As a pharmacy technician, it is very important that you understand what you can and cannot say within your scope of practice. If you provide any advice outside of this scope, you’re breaking the law, so it’s very important to understand these restrictions.
As a pharmacy technician, you are not trained or licensed to advise customers with regard to medications and their use—this includes OTC drugs and diet supplements. Use your best judgment to determine whether a customer’s question exceeds the bounds of common pharmaceutical knowledge before answering. As a rule of thumb, refer to a pharmacist for any questions involving patient assessment; the proper administration, dosage, uses, or effects of a medication (whether prescription, OTC, or diet supplement); and for any questions that require a professional opinion or judgment.
Of course, a pharmacy technician should use their best judgment when providing customers with information. In the case of OTC medications, sometimes customers need basic information that is readily available on the OTC packaging. For example, a customer might ask what an analgesic is, what “enteric-coated’ means, or which alternative brands are available. These and other routine questions can be safely answered without referring the customer to the pharmacist.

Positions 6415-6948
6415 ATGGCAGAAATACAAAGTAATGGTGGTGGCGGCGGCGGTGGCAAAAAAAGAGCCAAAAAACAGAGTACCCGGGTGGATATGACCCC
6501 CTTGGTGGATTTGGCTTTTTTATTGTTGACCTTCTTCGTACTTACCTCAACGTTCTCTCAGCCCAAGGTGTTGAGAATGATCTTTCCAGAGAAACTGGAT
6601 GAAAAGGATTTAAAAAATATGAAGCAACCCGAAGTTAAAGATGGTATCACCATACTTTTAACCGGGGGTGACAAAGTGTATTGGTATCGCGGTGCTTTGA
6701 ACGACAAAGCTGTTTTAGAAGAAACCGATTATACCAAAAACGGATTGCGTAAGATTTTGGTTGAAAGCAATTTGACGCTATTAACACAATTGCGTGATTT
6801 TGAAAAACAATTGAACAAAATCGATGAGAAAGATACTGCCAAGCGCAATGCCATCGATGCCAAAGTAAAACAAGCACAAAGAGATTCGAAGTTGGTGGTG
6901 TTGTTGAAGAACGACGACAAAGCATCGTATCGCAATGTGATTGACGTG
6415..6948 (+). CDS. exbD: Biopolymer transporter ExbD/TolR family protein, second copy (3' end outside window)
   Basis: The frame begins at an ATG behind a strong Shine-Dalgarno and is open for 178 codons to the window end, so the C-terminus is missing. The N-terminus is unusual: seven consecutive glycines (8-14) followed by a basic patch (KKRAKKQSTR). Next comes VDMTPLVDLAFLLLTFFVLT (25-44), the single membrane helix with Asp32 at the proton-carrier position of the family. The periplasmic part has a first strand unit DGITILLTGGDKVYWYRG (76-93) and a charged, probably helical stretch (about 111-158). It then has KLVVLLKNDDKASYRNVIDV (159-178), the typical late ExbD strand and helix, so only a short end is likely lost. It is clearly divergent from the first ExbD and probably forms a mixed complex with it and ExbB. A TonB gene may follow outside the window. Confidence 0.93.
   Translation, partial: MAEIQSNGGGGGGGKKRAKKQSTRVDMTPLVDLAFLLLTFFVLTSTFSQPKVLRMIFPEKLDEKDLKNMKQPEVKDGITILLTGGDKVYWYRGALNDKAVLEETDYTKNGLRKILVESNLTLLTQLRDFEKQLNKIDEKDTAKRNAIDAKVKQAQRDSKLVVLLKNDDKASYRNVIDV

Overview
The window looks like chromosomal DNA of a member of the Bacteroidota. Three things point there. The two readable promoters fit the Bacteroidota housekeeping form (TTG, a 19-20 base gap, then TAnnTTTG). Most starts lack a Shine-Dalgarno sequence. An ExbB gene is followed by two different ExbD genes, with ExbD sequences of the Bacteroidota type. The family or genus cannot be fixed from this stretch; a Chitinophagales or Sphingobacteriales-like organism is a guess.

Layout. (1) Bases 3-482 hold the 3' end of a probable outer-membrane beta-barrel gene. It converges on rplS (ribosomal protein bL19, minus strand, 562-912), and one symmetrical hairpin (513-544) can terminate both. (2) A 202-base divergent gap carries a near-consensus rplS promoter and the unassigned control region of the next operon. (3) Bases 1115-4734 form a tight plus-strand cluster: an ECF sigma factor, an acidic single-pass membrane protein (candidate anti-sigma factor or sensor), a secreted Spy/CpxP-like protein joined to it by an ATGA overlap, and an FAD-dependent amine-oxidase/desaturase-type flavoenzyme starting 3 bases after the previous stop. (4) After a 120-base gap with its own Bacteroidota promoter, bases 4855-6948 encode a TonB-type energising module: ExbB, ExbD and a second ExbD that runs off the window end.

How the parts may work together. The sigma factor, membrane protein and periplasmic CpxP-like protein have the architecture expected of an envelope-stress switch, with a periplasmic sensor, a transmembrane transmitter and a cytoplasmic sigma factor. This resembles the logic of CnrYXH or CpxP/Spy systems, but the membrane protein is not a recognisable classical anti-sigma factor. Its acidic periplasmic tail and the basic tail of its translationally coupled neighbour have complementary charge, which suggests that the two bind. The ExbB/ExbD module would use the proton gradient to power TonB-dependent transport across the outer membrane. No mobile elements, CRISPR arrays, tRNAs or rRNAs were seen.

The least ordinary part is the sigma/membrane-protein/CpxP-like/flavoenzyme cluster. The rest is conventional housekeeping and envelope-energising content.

Do not be afraid to admit your lack of expertise. Customers will appreciate that you are concerned enough to make sure they receive accurate information. When a question deals with the effects or administration of a medication, ask the customer to wait for a moment while you get someone who can provide a professional answer to the question. In some instances, you may provide medication-related information when providing refills and when directed to do so by a pharmacist.
When in doubt, ask the pharmacy manager! It’s always better to be safe than sorry.